Nat Geo’s Hostile Planet offers audiences an unflinching look at the volatility of Mother Nature and the resilient animals that have adapted to survive Earth’s most extreme environments. It’s a six-part series featuring episodes on Jungles, Mountains, Deserts, Oceans, the Poles and Grasslands.
I filmed a sequence focused on a female green turtle (Chelonia mydas). The story revolved around her quest to mate and the perils that come with that particular activity in the waters off Malaysia. The poor lady in question endured a torrid time while multiple adult males attacked, and tried to dislodge, her mating partner who was determined to hold on despite the onslaught. Green turtles are known as being, cute and a little dopey, but these males were using their razor sharp beaks to bite and pull at the mating male’s flippers and tail. Full chunks of leathery skin were being pulled off and (as you can see in the image below) often the 60kg+ attackers would be hanging on by their mouth to the mating male as the poor female had to drag both of them along.
It was extremely hard for me to follow the action due to the pace at which the female was moving, despite the weight of the cargo she was carrying. Most of the time I was at ‘cruising speed’, finning steadily to keep up. If I needed to creep ahead or move along the body of the turtles I would have to kick down a couple of gears and pump hard for a few minutes while trying to keep the camera steady. The mating went on for several hours which made it particularly exhausting for the stars of the shoot and the crew! Green turtles live most of their lives in the water but they do need to surface to breathe, and it’s that element which drives the narrative in this story as our poor heroine attempts to battle to the surface for a vital gasp.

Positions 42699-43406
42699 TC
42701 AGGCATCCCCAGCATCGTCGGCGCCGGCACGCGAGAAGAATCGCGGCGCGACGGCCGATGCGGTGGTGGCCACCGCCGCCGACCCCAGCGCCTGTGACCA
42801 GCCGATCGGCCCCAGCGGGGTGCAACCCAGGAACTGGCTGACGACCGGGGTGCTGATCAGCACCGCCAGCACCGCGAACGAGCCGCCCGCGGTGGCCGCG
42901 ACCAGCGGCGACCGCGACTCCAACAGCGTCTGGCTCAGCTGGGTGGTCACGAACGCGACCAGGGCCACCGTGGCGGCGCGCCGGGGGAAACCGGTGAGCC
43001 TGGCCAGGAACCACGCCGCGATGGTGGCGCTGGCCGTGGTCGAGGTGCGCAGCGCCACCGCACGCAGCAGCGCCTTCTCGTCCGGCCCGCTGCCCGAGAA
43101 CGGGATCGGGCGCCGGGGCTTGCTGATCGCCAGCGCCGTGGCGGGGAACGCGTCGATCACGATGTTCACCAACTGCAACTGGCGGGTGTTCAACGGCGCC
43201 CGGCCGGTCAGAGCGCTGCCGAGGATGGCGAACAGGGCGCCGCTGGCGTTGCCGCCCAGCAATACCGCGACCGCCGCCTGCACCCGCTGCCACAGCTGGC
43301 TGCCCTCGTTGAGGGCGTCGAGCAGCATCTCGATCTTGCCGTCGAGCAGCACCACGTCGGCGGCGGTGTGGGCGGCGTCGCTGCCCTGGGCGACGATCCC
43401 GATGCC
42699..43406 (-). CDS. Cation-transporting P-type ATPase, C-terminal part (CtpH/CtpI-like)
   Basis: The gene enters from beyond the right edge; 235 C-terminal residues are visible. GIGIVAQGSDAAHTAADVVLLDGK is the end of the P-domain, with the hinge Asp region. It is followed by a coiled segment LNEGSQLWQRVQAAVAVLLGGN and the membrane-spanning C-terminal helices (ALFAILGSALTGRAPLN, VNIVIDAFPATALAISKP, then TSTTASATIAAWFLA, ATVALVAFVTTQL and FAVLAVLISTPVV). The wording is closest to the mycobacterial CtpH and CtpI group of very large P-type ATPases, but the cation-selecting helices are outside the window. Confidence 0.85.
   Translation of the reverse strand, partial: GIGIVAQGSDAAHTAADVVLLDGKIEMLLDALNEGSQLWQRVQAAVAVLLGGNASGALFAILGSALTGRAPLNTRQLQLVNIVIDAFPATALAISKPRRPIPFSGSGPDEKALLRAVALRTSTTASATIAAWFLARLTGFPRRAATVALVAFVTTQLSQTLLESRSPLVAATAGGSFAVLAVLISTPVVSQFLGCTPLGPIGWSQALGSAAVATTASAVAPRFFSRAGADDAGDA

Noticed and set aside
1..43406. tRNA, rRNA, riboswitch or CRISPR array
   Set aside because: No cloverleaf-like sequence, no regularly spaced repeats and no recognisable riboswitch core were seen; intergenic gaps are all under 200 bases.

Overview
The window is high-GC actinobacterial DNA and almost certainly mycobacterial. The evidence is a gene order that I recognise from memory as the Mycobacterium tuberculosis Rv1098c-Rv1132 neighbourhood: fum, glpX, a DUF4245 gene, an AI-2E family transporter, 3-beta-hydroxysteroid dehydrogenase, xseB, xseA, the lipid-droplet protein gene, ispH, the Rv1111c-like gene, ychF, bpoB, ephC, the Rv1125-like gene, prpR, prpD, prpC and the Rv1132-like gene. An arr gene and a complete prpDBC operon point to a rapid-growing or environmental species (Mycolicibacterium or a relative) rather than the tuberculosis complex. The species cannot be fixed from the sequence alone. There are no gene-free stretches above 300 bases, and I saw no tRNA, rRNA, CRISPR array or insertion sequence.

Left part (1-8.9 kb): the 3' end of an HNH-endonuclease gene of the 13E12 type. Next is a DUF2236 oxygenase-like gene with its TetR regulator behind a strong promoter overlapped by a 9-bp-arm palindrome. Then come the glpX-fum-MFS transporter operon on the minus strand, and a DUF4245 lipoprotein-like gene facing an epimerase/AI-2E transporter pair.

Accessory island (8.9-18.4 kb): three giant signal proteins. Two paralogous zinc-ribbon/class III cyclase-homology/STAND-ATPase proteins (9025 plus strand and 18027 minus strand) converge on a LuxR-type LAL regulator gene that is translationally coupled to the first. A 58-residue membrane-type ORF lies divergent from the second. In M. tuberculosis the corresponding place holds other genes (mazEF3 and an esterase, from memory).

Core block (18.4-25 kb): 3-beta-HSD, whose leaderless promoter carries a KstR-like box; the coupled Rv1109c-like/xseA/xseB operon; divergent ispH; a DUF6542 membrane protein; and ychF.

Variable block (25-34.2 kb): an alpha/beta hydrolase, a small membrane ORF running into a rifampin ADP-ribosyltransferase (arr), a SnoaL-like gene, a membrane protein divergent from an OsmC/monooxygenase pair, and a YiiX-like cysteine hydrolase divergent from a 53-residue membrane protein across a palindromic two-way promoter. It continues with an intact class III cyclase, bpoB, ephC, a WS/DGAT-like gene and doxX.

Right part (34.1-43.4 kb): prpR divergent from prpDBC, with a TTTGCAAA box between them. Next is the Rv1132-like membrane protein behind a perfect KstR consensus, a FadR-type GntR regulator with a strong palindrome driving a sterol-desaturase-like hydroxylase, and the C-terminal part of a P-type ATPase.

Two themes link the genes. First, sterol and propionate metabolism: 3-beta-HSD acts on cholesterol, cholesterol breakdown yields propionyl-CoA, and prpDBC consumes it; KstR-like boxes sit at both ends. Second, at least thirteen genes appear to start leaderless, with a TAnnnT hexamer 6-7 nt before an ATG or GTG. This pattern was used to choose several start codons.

I shot the story on my Gates Deep Weapon with my Red DSMC2 Helium inside. This amazing rig has served me well over the years and the ability to run through the frame rates, to pick up slomo detail, on the fly was great. I might go with a smaller setup for open ocean shoots in the future though. Just to keep things more streamlined. The series is narrated by Bear Grylls. It’s a pretty non-traditional choice of voice-over artist for an event series like this. Saying that, he certainly knows a thing or two about how hostile our planet is. You can watch the sequence below.
Hostile Planet was produced by Plimsoll productions Executive producers on the series are Emmy-nominated producer Martha Holmes, and Emmy award-winning Tom Hugh-Jones, Guillermo Navarro, Grant Mansfield, Andrew Jackson and Bear Grylls.
Hostile Planet premiered Monday (April 1) at 9 p.m. ET/PT on National Geographic in 172 countries and 43 languages. Check out the very, very awesome trailer below.